Daniel McNeil

Some love stories don’t end happily ever after.

Raised in the 40s in rural New Hampshire, my mother worked a large family farm alongside 10 brothers and sisters. Seventy-eight relationships between 13 people makes for a complex household. When they weren’t arguing or pestering each other, the children candled eggs and shoveled manure and stored hay for the horses and weeded a garden large enough to feed 11 children aged two through 22. My old-school Irish grandfather, keen on the sport of boxing as its popularity soared in the 1950s, laced gloves onto the boys’ fists and made them duke it out when tempers rose – and sometimes just for sport. It was a hard life that took a toll on all, but especially on the girls. Two of my aunts died tragically as young adults.

Always, my mother loved horses. They saved her. Between chores and fighting for food at mealtimes, mom rode their old mare out into the woods to cover miles of logging trails, bareback and free. She understood equine temperament. She talked her brother into buying a saddle to share and read every horsey book she could find.

Upon leaving the farm and graduating from nursing school, my mother struck out into a life without horses that ranged from New York City to Barstow, California. It didn’t last. A few years later, she settled down again in New Hampshire to make a family of her own. Soon, two horses and a pony filled the stable. Saddles and bridles and bits proliferated in the tack room. My mother was at home once more – throwing hay bales and riding for miles through the woods of East Andover.

By the time she turned 68, my mother had spent 63 years on horseback. She competed in dressage and jumping. She organized group rides with friends across New England. She acted as a judge at regional cross-country races. She found an Andalusian mare to breed. She was thrown and trampled and bitten and nearly drowned, her financial health stretched to the limit by foaling complications and vet bills, and she loved it all.

Horseback riding saw her through divorce. It saw her through the deaths of parents and siblings. Her love of horses defined who she was and wanted to be. She sometimes acted like a horse, wild and ready to run in heart and body when a mysterious fancy struck her, and she definitely often smelled like a horse.

Since she was old enough to walk, my mother lived and breathed horses.

Until last year.

At 68, she found herself on a trail ride with a clutch of young companions. Dulce, her spirited Andalusian, wouldn’t calm down in the presence of unfamiliar horses. He skittered sideways, tossed his head, and spooked at things that never before made him flinch. A new calculation took shape in my mother’s mind. It weighed the possible costs of falling against good health over the remainder of her life.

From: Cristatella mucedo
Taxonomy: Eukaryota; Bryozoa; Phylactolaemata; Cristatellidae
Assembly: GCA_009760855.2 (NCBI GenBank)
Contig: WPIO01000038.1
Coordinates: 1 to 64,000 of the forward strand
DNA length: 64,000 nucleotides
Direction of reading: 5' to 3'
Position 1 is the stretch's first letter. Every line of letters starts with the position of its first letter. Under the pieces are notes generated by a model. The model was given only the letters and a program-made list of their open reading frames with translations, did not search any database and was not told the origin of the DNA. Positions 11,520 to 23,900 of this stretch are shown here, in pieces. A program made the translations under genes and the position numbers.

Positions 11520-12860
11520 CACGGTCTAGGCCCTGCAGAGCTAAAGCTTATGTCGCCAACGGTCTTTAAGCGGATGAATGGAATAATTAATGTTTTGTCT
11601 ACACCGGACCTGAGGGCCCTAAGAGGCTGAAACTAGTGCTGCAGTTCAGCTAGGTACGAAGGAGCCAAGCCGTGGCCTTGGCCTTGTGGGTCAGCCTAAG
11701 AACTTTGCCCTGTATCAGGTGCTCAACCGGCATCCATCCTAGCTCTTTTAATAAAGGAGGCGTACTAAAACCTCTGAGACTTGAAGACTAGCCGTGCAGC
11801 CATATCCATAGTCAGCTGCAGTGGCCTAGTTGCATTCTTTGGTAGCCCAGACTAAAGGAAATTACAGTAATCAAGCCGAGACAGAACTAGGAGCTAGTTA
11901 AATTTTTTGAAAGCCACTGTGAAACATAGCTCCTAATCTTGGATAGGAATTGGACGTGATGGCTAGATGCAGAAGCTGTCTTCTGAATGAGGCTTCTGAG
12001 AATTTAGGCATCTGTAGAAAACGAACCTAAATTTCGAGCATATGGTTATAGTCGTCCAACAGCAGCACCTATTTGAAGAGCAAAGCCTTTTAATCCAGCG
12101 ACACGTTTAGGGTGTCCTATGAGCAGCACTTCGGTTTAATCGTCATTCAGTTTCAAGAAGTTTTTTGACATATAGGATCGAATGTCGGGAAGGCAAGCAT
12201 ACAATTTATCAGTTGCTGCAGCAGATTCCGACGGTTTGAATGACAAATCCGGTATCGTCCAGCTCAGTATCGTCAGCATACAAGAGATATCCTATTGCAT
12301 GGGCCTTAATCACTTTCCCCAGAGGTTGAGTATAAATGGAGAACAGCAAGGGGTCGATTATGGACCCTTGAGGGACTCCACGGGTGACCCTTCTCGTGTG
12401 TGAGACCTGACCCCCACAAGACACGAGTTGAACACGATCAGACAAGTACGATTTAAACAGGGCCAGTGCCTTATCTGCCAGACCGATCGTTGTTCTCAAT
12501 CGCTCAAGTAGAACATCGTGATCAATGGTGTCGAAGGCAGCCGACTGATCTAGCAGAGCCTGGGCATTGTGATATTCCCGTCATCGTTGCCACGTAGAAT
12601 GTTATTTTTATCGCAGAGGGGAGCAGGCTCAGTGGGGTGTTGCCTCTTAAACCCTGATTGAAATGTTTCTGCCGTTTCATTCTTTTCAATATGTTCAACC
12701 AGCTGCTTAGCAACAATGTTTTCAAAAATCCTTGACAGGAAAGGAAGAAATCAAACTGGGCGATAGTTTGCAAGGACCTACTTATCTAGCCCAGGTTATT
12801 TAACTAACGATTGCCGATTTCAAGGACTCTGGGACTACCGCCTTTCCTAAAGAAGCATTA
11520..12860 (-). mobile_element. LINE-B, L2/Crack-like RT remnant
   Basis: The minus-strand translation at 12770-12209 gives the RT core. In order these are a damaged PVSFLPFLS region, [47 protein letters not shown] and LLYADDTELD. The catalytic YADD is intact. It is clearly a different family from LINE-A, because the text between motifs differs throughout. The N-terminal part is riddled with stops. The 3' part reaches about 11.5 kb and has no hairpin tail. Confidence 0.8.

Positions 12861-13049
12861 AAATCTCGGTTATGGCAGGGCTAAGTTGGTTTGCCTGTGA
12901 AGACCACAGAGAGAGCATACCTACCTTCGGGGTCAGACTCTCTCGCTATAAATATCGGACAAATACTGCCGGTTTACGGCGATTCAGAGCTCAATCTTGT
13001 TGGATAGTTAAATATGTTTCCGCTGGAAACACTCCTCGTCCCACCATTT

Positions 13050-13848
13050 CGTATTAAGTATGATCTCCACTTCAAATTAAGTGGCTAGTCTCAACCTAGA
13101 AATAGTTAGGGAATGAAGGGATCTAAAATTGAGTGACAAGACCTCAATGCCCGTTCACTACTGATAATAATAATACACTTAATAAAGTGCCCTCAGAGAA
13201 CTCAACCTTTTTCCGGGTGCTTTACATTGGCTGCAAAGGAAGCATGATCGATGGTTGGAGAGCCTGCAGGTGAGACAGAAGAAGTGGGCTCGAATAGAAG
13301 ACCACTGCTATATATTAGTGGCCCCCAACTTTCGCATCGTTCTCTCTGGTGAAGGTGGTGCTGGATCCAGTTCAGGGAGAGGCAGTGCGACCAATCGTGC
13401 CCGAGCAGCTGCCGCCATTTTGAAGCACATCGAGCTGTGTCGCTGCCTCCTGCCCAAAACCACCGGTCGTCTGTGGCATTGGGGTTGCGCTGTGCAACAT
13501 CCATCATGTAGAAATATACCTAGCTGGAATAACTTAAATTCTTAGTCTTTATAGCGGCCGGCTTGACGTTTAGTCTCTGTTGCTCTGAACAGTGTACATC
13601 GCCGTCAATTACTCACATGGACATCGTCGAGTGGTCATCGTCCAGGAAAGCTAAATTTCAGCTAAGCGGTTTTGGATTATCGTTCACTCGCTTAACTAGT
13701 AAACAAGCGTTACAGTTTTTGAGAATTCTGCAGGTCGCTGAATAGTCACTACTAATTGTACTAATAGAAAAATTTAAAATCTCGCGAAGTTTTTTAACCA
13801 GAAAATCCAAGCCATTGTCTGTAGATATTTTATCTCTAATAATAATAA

Three months later, after much dread, she watched her horses step into a trailer that would take them away forever.

A lifetime of routine still makes her rise early and walk to the barn. Empty stalls await. Her dog noses through the quiet pasture where grass grows up, unshorn by graceful four-legged creatures. The sounds of hooves and whinnies, the warmth of big friendly bodies, the smell of oats and hay – they are gone. My mother remains, bereft of the joy those beautiful animals bestowed on her for six decades. She shares horsey Facebook posts now more than ever.

I see my mother mourning and can only imagine what it feels like to acknowledge a future that no longer includes brushing down a new foal or cresting the top of Tucker Mountain on horseback.

This is the pattern of life. We win things, they stay with us for a time, and finally they are lost. Whether power or proficiency, youth or horses – our possessions eventually slip away. Sometimes the forfeiture stings, assuaged perhaps by memory – of galloping over hayfields or hugging a pony who raises his head for a pat. And perhaps it helps my mother to imagine her horses at their new home with a young family just settling down as she did once.

My mom’s heart broke over the loss of her horses. However, after listing them for sale, she began mentoring a little girl desperate for her care and guidance. With time once dedicated to chores and haying, she visits her grandchildren more often. She travels with her husband to the Atlantic Ocean that she so cherishes.

The season of the horse has passed. I had the privilege of witnessing my mother’s horsey lifestyle that was lush and joyous and long. Now, even faced with her heartache in every Facebook clip about riding, I still only wish to follow my passions as she followed hers, bravely into retirement and beyond, until they set over the horizon. By my mother’s example – then and now, in her bravery and in her commitment – I will wring and wring and wring every drop of vitality from these precious days.

Daniel McNeil is the director of Grand Area Mentoring.